As would be expected from a player like Mugford, he raised his game to a new zip code this weekend. He has had a good freshman season, far surpassing expectations, but his best four games have been the last four games, all in the playoffs. He may be one of the ugliest skaters in college hockey, but he does not stop working. In the third period against Colgate when Don Vaughn was trying to pull Mark Dekanich for the extra skater, Mugford outskated a pair of Colgate players, moved in alone and almost scored. It was one of the more gutsy plays of the season. He is a heart-and-soul player and he did nothing but prove that this weekend.

2. Ryan O'Byrne
O'Byrne's play drastically improved from last weekend when he was returning from injury. He scored the second goal against Harvard, but was solid all weekend for the Big Red, who only gave up one even strength goal in the two games.

3. Mark McCutcheon
McCutcheon did not even have that strong of a weekend, but he deserves recognition for being the only Cornell player with a pulse in the first period against Harvard. The guy has heart and he was the lone bright spot in the miserable first period on Saturday night. He worked hard on the penalty kill and was able to create the team's only offense of the period, operating all by himself. He will definitely be wearing a letter on his chest next season. There's no question that he has earned it.

Burning Questions

What happens if Chris Abbott does not return this weekend?
The lack of depth down the middle is really scary. Without an effective Abbott, the team will be in really tough to win this coming weekend. If he cannot play, the coaching staff will have to figure out something that will be able to give the team the same effect from the third line that they have had for much of the season. They cannot just play three lines and mix things up every few minutes like they did against Harvard because it was not at all effective and added to the team's disjointed play. As well as the top line has played with Topher Scott on the right side, the only option may be to move him back to center. They need to have four strong lines if they are going to beat Colorado College. Against Harvard, they had two strong lines on paper with a revolving door on the third and fourth lines. Maybe move Pegoraro into the checking role on the third line as he is very strong defensively and on draws and put Kennedy or Scott in the middle on the second line. Any way you look at it, that third line has to be effective on Saturday, because they are going up against arguably the top two forwards in all of college hockey.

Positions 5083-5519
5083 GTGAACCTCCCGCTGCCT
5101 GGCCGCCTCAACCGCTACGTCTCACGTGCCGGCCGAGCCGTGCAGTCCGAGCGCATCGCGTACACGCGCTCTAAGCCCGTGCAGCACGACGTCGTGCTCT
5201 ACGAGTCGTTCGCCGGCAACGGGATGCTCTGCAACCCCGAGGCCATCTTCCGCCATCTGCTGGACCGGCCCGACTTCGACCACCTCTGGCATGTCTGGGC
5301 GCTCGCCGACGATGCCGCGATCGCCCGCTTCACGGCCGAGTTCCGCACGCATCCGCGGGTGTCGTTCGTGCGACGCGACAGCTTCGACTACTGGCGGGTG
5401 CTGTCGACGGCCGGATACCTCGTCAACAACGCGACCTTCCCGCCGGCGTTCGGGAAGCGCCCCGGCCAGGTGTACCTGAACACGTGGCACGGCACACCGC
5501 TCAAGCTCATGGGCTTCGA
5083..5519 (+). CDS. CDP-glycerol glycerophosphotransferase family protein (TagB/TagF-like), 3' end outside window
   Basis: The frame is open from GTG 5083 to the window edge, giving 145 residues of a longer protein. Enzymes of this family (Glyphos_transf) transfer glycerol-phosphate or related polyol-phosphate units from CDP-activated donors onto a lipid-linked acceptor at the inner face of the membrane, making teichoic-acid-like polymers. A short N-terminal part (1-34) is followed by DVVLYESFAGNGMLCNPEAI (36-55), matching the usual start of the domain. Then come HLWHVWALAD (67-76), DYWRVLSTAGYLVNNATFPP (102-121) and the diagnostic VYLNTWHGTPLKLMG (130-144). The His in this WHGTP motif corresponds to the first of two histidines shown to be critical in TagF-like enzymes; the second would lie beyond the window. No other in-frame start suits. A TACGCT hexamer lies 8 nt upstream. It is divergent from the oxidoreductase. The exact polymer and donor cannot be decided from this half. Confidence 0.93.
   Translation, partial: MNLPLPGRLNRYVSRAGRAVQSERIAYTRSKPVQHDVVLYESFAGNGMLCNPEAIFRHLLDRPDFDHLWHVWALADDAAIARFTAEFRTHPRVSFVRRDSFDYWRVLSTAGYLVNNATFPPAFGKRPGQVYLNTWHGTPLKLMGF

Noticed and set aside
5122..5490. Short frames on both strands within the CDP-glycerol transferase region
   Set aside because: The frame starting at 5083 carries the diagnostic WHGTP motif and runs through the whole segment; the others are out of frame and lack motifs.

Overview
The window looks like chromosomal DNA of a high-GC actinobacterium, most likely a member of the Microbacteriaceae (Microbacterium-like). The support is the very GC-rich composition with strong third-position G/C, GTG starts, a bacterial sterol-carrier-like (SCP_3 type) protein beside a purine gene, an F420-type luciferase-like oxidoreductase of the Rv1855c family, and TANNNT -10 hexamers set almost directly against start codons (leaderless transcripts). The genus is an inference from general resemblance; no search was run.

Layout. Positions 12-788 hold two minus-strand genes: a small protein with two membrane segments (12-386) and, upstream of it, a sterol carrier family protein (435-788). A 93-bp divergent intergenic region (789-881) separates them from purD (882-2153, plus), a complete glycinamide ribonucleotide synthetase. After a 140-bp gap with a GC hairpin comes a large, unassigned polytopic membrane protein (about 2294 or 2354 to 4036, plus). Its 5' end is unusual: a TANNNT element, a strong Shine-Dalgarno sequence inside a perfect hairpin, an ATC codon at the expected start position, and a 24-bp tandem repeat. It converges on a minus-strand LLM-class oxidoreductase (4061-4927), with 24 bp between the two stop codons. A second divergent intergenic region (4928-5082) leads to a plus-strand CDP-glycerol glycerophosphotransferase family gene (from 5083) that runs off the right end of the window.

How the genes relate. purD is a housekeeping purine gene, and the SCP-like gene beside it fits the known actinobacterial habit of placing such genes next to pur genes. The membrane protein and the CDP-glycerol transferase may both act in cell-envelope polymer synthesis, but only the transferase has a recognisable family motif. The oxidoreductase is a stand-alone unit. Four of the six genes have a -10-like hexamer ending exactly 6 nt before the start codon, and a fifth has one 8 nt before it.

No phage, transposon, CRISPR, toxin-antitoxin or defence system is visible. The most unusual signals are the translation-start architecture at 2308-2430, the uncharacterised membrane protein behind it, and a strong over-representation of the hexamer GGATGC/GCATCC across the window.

Who is the best goaltender in the ECACHL?
The coaches got it right when they selected Colgate's Mark Dekanich as the top goaltender in the conference. He was simply outstanding in both games this weekend for the Red Raiders, making over a dozen enormous saves that most other goaltenders would not make. He is head-and-shoulders better than any other goaltender in the conference as well as his overrated predecessor, Steve Silverthorne. It's scary to think the guy is only a sophomore.

Where has Sasha Pokulok gone?
He is again missing in action. After seemingly turning the corner upon returning from the World Junior Championships in January, Pokulok got injured in the first game against Colgate. He missed some significant time but in the four games since returning, he has struggled badly. If Cornell has any prayer at winning on Saturday night, he has to play at his highest level. He (along with the team's other top players) needs to be a difference-maker or they are not going to win. It is that simple. He has extraordinary talent, but his mental game is very inconsistent. Pokulok has shown the ability to control the tempo of a game, showing patience and composure with the puck and using his large frame to his advantage. He must do this if Cornell is to do anything in the NCAA Tournament.